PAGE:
negligence per se claim, a statutory standard of care replaces the ordinary reasonable person
standard of care, “such that a violation of a statute . . . is conclusive evidence of duty and
breach.” Gradjelick v. Hance, 646 N.W.2d 225, 231 n.3 (Minn. 2002).
This claim also fails. An “attorney acting within the scope of his employment as an
attorney is immune from liability to third persons for actions arising out of that professional
relationship.” Karnatcheva v. JPMorgan Chase Bank, N.A., 871 F. Supp. 2d 834, 839 (D. Minn.
2012) (quoting McDonald v. Stewart, 182 N.W.2d 437, 440 (1970)), aff’d, 704 F.3d 545.
Similarly, “attorneys are generally not liable to the client’s adversary, absent evidence of an
affirmative misrepresentation,” and Plaintiffs have not alleged an affirmative misrepresentation
in this case. See Karnatcheva, 871 F. Supp. 2d at 839 (citation omitted). Finally, there is no
indication in the statutes or case law that violations of Minn. Stat. §§ 580.02 and 580.05 may
establish negligence per se. See McGlory v. CitiMortgage, Inc., No. 12-3145, 2013 WL
2934986, at *2-3 (D. Minn. June 14, 2013); Forseth, 2013 WL 2297036, at *7; and Pope v. Fed.
Home Loan Mortg. Corp., No. 12-3094, 2013 WL 2251001, at *4 (D. Minn. May 22, 2013).
5. Slander of Title
Plaintiffs also allege a claim for slander of title against Usset. To succeed on a slander of
title claim, a plaintiff must show that: (1) “there was a false statement concerning the real
property owned by the plaintiff;” (2) “the statement was published to others;” (3) “the false
statement was published maliciously;” and (4) “the publication of the false statement concerning
title to the property caused the plaintiff pecuniary loss in the form of special damages.” Paidar v.
Hughes, 615 N.W.2d 276, 279-80 (Minn. 2000). Here, Plaintiffs allege Usset drafted and
recorded the assignments of mortgage and powers of attorney documents knowing they were
false and further knowing Usset lacked authority to do so. Compl. ¶¶ 64-68.
As with the preceding claims, Plaintiffs’ slander of title claim must also be dismissed.
First, as noted above, it appears from the publicly-available documents that Defendants did, in
fact, properly record the assignments of mortgage and the March and May POA’s.
Second, Plaintiffs fail to plead that Usset acted with malice under the third element of the
claim. See Dunbar, 709 F.3d at 1257-58. Instead, Plaintiffs allege Usset received “constructive
notice” that Chase had engaged in “unsafe and unsound” foreclosure practices by virtue of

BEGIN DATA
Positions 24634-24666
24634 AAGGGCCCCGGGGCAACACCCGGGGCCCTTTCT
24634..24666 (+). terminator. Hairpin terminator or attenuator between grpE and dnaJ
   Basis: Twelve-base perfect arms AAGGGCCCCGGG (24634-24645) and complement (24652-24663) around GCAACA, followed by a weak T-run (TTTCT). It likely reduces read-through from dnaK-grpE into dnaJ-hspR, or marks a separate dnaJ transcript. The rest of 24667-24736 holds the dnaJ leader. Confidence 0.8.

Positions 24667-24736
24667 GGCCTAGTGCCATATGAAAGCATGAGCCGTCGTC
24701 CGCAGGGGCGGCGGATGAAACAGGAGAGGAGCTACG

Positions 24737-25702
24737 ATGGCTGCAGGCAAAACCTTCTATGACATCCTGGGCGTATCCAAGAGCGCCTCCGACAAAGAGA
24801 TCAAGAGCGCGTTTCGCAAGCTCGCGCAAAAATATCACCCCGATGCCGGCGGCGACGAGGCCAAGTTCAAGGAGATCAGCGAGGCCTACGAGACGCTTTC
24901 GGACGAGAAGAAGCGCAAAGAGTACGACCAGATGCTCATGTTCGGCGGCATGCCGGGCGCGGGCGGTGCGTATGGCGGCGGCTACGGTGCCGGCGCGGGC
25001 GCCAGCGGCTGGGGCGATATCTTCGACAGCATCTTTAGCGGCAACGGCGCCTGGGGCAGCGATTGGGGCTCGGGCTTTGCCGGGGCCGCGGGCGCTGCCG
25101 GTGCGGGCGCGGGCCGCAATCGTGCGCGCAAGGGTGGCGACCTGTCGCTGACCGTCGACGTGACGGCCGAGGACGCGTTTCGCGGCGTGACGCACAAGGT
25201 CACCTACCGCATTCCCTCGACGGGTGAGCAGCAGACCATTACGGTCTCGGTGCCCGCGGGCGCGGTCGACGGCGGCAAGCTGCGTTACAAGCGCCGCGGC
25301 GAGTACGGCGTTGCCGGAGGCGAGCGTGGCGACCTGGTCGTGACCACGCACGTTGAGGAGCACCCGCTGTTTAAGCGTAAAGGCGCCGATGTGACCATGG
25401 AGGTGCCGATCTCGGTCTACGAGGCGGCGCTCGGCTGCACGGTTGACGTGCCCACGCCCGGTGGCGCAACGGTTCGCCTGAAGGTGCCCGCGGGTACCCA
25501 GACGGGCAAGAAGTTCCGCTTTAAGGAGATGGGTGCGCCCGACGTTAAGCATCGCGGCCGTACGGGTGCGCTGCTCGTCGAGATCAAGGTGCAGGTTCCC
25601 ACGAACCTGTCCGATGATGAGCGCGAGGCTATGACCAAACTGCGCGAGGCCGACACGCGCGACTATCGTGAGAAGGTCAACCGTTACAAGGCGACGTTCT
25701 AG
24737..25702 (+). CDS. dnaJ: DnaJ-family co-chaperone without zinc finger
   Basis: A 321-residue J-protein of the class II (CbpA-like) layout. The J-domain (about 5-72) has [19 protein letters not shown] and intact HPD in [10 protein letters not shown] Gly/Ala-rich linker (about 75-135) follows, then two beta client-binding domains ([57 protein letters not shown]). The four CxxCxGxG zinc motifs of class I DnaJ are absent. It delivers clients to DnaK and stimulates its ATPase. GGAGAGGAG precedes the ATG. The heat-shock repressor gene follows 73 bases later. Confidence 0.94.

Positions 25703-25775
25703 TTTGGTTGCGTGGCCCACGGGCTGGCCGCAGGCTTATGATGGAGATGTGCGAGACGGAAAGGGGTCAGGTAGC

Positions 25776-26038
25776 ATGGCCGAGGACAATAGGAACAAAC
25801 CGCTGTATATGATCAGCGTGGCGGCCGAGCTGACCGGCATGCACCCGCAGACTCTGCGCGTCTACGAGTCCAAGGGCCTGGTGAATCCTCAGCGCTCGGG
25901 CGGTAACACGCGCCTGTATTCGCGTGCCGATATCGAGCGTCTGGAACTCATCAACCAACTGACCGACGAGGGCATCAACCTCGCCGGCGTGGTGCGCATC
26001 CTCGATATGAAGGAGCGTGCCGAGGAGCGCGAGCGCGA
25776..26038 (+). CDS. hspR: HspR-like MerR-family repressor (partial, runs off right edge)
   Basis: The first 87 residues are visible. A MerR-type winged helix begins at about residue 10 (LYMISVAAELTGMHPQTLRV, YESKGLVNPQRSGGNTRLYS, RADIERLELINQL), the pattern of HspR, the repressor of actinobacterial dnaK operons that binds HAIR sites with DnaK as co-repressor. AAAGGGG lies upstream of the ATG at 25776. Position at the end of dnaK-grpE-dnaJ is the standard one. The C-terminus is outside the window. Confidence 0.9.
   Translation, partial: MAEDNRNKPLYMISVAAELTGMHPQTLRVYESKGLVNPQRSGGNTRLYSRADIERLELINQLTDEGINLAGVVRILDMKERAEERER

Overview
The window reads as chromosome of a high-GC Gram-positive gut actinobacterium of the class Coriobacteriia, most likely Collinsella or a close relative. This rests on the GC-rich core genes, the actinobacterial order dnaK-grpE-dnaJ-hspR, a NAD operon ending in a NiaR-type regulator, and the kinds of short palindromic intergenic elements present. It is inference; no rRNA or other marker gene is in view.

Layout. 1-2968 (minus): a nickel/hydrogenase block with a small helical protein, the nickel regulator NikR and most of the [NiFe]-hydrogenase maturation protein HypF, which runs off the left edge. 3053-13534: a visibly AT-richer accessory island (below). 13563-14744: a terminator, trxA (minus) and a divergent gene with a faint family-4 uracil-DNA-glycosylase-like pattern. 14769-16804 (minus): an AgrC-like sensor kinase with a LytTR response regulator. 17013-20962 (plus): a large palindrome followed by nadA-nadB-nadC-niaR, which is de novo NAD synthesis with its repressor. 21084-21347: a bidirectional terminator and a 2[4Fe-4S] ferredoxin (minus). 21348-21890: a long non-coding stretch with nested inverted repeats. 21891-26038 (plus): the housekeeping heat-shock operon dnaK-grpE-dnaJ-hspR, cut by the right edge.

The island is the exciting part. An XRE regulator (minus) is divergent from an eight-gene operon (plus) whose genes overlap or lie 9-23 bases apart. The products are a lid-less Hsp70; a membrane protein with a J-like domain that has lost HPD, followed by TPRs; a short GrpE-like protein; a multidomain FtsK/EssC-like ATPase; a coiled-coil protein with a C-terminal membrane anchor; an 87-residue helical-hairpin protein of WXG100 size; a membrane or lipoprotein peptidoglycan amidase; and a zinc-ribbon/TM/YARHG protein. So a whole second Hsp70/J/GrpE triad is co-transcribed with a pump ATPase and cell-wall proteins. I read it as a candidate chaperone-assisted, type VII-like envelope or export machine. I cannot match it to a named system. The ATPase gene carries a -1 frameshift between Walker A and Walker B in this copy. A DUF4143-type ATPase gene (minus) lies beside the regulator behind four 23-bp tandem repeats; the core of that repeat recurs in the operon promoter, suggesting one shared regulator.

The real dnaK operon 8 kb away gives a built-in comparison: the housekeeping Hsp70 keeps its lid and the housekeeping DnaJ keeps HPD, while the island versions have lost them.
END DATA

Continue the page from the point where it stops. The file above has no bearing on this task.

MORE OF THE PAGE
Chase’s entry into a Consent Order, which was accepted by the Comptroller of the Currency.
Compl. ¶ 31, Ex. 9. This Consent Order addresses certain of Chase’s practices, including: (1)
having persons execute affidavits without proper knowledge; (2) failing to properly notarize
documents; (3) commencing foreclosure proceedings “without always ensuring” proper
endorsement or assignation of mortgages; and (4) failing to properly oversee outside counsel.
Compl. ¶ 31, Ex. 9. Plaintiffs do not allege the first two of these items occurred here, the
Complaint and publicly-filed documents fail to support the third, and Plaintiffs make no specific
allegations regarding the fourth. As a result, Plaintiffs have failed to demonstrate how even the
potential knowledge of Chase’s Consent Order caused Usset to act with malice.
Third, as discussed in section III.B.4, addressing neligence per se, because Plaintiffs have
failed to allege that “Usset made any affirmative misrepresentation involving the foreclosure
proceedings, Usset is immune from liability for actions it took with respect to the foreclosure
proceedings.” Karnatcheva, 871 F. Supp. 2d at 843.
C. Claim Preclusion
The doctrine of claim preclusion also requires dismissal of the Complaint. Claim
preclusion, also known as res judicata, precludes a party from re-litigating claims that were or
could have been raised in previous litigation. Lundquist v. Rice Mem’l Hosp., 238 F.3d 975,
977 (8th Cir. 2001). In determining whether claim preclusion bars a claim, the court considers
whether: “(1) the earlier claim involved the same set of factual circumstances; (2) the earlier
claim involved the same parties or their privies; (3) there was a final judgment on the merits;
[and] (4) the estopped party had a full and fair opportunity to litigate the matter.” Minch Family
LLP v. Buffalo-Red River Watershed Dist., 628 F.3d 960, 966 (8th Cir. 2010) (citing Hauschildt